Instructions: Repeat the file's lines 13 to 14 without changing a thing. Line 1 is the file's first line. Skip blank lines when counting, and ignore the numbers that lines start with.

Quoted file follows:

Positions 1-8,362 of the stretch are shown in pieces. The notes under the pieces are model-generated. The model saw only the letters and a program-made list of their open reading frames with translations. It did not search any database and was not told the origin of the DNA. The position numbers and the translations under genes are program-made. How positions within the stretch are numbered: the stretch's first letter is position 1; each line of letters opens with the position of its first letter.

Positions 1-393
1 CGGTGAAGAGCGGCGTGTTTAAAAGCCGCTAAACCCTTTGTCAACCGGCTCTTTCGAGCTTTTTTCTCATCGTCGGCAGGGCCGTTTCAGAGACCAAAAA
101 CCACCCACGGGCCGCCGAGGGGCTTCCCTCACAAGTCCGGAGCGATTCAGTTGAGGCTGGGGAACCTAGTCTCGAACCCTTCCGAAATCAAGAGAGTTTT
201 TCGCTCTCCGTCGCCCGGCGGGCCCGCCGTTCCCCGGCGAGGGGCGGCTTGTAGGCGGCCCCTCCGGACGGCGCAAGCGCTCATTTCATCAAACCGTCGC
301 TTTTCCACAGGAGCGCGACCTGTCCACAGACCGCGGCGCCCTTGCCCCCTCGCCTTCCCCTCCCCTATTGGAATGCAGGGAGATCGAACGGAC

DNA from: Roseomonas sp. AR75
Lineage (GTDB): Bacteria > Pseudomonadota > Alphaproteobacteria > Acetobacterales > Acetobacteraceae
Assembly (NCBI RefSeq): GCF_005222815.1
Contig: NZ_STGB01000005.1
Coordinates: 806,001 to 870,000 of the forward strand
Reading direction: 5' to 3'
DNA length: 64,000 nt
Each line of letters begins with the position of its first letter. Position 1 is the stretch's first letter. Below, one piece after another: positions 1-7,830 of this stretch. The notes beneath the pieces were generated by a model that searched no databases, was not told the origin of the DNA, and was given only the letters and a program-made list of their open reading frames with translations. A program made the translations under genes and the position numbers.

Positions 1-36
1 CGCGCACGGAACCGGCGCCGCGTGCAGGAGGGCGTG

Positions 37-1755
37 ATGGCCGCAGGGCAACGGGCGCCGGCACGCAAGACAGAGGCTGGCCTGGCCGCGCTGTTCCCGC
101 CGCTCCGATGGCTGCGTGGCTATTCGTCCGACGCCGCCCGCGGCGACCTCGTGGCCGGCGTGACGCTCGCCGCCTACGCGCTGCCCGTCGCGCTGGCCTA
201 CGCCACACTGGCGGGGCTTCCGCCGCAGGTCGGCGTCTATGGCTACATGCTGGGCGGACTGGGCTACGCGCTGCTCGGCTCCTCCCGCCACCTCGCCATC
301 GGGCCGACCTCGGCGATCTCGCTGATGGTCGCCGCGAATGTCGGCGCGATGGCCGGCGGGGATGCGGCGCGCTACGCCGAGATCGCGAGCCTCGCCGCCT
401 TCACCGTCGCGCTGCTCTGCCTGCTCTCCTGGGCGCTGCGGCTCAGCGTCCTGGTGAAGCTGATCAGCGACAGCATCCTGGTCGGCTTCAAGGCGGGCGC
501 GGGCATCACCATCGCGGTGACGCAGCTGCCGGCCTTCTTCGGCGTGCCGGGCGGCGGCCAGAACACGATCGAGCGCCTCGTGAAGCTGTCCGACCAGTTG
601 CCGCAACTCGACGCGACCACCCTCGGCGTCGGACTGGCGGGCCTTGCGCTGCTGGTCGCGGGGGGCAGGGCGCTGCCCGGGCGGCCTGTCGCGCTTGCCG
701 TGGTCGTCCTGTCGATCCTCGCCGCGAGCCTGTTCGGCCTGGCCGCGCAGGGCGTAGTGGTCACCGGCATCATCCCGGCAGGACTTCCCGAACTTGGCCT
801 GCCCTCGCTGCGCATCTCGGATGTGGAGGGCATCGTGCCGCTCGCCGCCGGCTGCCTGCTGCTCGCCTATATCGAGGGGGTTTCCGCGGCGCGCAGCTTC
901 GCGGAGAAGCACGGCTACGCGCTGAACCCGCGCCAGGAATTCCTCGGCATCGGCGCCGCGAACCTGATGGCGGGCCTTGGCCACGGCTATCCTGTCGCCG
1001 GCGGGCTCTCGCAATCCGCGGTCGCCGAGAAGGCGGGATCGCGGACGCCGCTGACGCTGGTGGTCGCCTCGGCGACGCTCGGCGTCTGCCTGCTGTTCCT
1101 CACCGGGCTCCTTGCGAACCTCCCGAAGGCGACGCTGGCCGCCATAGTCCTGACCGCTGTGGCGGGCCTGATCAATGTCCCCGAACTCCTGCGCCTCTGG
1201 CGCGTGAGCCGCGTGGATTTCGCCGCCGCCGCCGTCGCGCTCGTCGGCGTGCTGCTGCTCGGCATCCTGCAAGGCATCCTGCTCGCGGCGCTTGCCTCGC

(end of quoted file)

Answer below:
DNA length: 64,000 nt
Each line of letters begins with the position of its first letter. Position 1 is the stretch's first letter. Below, one piece after another: positions 1-7,830 of this stretch. The notes beneath the pieces were generated by a model that searched no databases, was not told the origin of the DNA, and was given only the letters and a program-made list of their open reading frames with translations. A program made the translations under genes and the position numbers.